Me and Stancil would sit and talk, and a lot of times before he came back to GIB, he kept my spirits up because I started to get frustrated. People work at the Industries who have been there for ten years or more making file folders, which is a process of sitting there assembling a folder. This is what they do eight hours a day. Like I say, some of these people have worked there ten, fifteen years and still have not reached the required production rate. It became obvious to me after a short time that, if they had been working there ten years and still had not reached production, then maybe they should be doing something a little different.  [Applause]

I was fed a lot of talk about open-door policies--if there is anything wrong, we have a process for improvement. Fill out a piece of paper. Let us know what you think needs changing, and we will consider it. If it’s feasible, if it’s plausible, we will make every attempt to do it. So I went to management. I spoke with management many times and spent time in offices behind closed doors, not realizing that, when promises were made to me behind closed doors, I had no witnesses. So, when I would call them on the agreements that we had made, it was always my word against theirs. I was labeled a troublemaker, not because I’m actually, in my opinion or anyone else’s, a troublemaker--I’m just not allowing them to continue to do what they’re doing. [Applause]

About two years in, me and Stancil got to be a little closer because of the Georgians Empowering through Mentoring Success (GEMS) Program, which was a pilot program of the National Federation of the Blind. Georgia, Utah, Texas, and Ohio were selected for that go-round. That actually is the time when the National Federation of the Blind helped keep me going, not because I necessarily reached out to people or let them know how bad I was feeling or let them know this job was starting to push me down (I was actually starting to question my self-worth), but simply because I was able to leave Bainbridge every two to three months and spend time with other blind people who were not working for Industries for the Blind. They were doing what they wanted to do with their lives, or they were going to school to pursue what they wanted to do with their lives. That kept me going a lot more than I myself could have done.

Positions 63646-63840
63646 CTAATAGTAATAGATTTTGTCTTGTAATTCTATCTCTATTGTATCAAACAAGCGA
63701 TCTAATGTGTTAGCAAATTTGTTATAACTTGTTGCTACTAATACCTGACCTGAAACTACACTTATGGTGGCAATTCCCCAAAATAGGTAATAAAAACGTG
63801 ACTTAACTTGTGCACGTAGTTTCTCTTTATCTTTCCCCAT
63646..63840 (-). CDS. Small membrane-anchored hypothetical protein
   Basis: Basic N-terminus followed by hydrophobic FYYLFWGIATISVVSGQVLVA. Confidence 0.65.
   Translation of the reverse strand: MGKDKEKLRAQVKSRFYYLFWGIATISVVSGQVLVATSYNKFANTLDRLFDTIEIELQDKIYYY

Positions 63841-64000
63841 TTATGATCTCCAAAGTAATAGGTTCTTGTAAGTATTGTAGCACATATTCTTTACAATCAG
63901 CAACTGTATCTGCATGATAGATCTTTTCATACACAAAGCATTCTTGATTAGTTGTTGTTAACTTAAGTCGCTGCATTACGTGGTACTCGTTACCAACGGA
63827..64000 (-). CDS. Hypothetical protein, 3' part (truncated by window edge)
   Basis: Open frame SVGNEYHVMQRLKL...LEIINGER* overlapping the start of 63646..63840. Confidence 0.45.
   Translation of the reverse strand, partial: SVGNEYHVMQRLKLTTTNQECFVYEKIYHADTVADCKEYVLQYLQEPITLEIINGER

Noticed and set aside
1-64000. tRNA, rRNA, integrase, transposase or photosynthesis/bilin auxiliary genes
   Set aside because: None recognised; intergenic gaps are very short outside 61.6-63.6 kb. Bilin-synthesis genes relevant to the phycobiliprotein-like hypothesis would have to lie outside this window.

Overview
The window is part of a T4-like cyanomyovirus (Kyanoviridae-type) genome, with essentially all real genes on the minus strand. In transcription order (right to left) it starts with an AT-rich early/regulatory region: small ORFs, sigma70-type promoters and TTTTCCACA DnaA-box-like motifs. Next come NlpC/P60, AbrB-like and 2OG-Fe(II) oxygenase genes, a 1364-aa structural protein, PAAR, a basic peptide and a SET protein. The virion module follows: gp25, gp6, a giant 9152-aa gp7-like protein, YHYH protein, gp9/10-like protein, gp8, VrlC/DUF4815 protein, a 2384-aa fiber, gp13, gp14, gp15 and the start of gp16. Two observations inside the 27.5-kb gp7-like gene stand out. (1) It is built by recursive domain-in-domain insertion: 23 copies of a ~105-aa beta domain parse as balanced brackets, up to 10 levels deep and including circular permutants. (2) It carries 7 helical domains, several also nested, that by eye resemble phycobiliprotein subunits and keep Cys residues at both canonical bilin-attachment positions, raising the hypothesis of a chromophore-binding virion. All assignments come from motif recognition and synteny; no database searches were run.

Going through that program, I did make a lot of contacts in Georgia and around the country that were National Federation members. I had joined the organization early on because of Stancil Tootle, but I didn’t start taking it seriously until that mentoring program. I saw the difference I was able to make just talking to younger people about my experiences even though I was a mentee just like them. I was older, and I was able to steer them based on my life experiences. Go to school; do everything you can. Fight for your education because you don’t want to end up at Industries for the Blind. [Applause]